uk first tomb transplant
Photo By PA News Agency

UK’s First Womb Transplant: Hope for Two Babies

In a pioneering medical feat, the UK witnessed its first-ever womb transplant, where the recipient was a woman, and the living donor was her older sister. The surgery, lasting over nine hours, was conducted at Oxford’s Churchill Hospital. The recipient, a 34-year-old woman, remains anonymous but is hopeful of having two children in the future.

After having two kids, the 40-year-old donor willingly gave her womb to her younger sister. The woman who now has a new womb has stored embryos, aiming for IVF treatments later this year.

This groundbreaking procedure was spearheaded by Professor Richard Smith, from Womb Transplant UK and Imperial College Healthcare NHS Trust, alongside Isabel Quiroga, from the Oxford Transplant Centre. Expressing their experiences, both surgeons shared their optimism about the surgery’s success and future prospects for the recipient.

Born with the Mayer-Rokitansky-Kuster-Hauser (MRKH) syndrome, the recipient lacks a developed womb, which affects about 1 in 5,000 women. However, with functional ovaries, fertility treatments remain a viable option for her. With eight embryos frozen at the Lister Fertility Clinic in London, she awaits her IVF procedure.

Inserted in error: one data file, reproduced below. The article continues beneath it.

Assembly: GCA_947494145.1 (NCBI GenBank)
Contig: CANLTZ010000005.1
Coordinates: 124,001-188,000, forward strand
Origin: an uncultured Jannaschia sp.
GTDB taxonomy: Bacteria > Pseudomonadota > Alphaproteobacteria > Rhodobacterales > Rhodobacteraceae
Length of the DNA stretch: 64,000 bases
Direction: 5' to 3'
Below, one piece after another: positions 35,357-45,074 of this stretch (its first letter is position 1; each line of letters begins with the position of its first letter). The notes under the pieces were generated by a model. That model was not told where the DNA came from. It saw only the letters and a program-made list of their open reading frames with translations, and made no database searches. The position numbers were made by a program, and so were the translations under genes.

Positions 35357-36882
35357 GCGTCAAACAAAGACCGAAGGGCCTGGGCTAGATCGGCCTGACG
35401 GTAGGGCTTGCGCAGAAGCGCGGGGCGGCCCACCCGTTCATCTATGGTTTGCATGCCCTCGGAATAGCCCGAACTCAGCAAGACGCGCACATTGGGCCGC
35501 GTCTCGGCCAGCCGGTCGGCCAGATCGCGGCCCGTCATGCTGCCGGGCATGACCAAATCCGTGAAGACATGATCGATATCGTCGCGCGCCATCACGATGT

Despite the transplant’s success, the recipient must consume immunosuppressant drugs throughout any potential pregnancy, with the womb estimated to last up to five years before removal.

Another similar transplant is in the pipeline for this fall, with more patients preparing for it.

Funded by donations to the Womb Transplant UK charity, the £25,000 transplant was performed by surgeons and medical staff who volunteered their time. The long-term goal is to offer this procedure to other potential candidates, potentially 20 to 30 per year.

Non-relatives might also become donors in the future, broadening the possibilities of this transformative surgery.

NHS officials and medical experts have congratulated the team on their significant achievement, viewing it as a potential game-changer in reproductive medicine.

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